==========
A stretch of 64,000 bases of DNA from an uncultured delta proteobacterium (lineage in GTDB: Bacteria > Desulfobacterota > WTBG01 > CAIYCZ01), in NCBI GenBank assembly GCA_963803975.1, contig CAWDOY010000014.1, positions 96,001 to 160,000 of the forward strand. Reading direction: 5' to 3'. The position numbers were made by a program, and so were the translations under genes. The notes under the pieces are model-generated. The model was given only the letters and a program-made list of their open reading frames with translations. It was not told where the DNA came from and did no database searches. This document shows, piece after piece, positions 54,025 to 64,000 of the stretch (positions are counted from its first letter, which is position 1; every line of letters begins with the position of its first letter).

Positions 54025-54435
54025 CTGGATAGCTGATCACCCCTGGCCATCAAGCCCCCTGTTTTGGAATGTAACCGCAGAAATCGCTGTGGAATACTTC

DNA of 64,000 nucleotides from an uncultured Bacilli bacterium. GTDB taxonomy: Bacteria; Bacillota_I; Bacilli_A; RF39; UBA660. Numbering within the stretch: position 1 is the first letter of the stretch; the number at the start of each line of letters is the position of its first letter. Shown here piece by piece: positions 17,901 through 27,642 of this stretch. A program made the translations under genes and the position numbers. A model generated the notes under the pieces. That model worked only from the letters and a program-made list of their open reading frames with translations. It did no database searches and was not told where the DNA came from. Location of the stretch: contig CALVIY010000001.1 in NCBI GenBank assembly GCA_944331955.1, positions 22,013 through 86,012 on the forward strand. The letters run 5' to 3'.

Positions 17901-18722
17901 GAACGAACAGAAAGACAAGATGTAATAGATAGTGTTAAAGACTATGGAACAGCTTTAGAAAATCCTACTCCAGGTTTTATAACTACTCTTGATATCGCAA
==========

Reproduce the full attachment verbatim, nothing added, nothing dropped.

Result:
A stretch of 64,000 bases of DNA from an uncultured delta proteobacterium (lineage in GTDB: Bacteria > Desulfobacterota > WTBG01 > CAIYCZ01), in NCBI GenBank assembly GCA_963803975.1, contig CAWDOY010000014.1, positions 96,001 to 160,000 of the forward strand. Reading direction: 5' to 3'. The position numbers were made by a program, and so were the translations under genes. The notes under the pieces are model-generated. The model was given only the letters and a program-made list of their open reading frames with translations. It was not told where the DNA came from and did no database searches. This document shows, piece after piece, positions 54,025 to 64,000 of the stretch (positions are counted from its first letter, which is position 1; every line of letters begins with the position of its first letter).

Positions 54025-54435
54025 CTGGATAGCTGATCACCCCTGGCCATCAAGCCCCCTGTTTTGGAATGTAACCGCAGAAATCGCTGTGGAATACTTC

DNA of 64,000 nucleotides from an uncultured Bacilli bacterium. GTDB taxonomy: Bacteria; Bacillota_I; Bacilli_A; RF39; UBA660. Numbering within the stretch: position 1 is the first letter of the stretch; the number at the start of each line of letters is the position of its first letter. Shown here piece by piece: positions 17,901 through 27,642 of this stretch. A program made the translations under genes and the position numbers. A model generated the notes under the pieces. That model worked only from the letters and a program-made list of their open reading frames with translations. It did no database searches and was not told where the DNA came from. Location of the stretch: contig CALVIY010000001.1 in NCBI GenBank assembly GCA_944331955.1, positions 22,013 through 86,012 on the forward strand. The letters run 5' to 3'.

Positions 17901-18722
17901 GAACGAACAGAAAGACAAGATGTAATAGATAGTGTTAAAGACTATGGAACAGCTTTAGAAAATCCTACTCCAGGTTTTATAACTACTCTTGATATCGCAA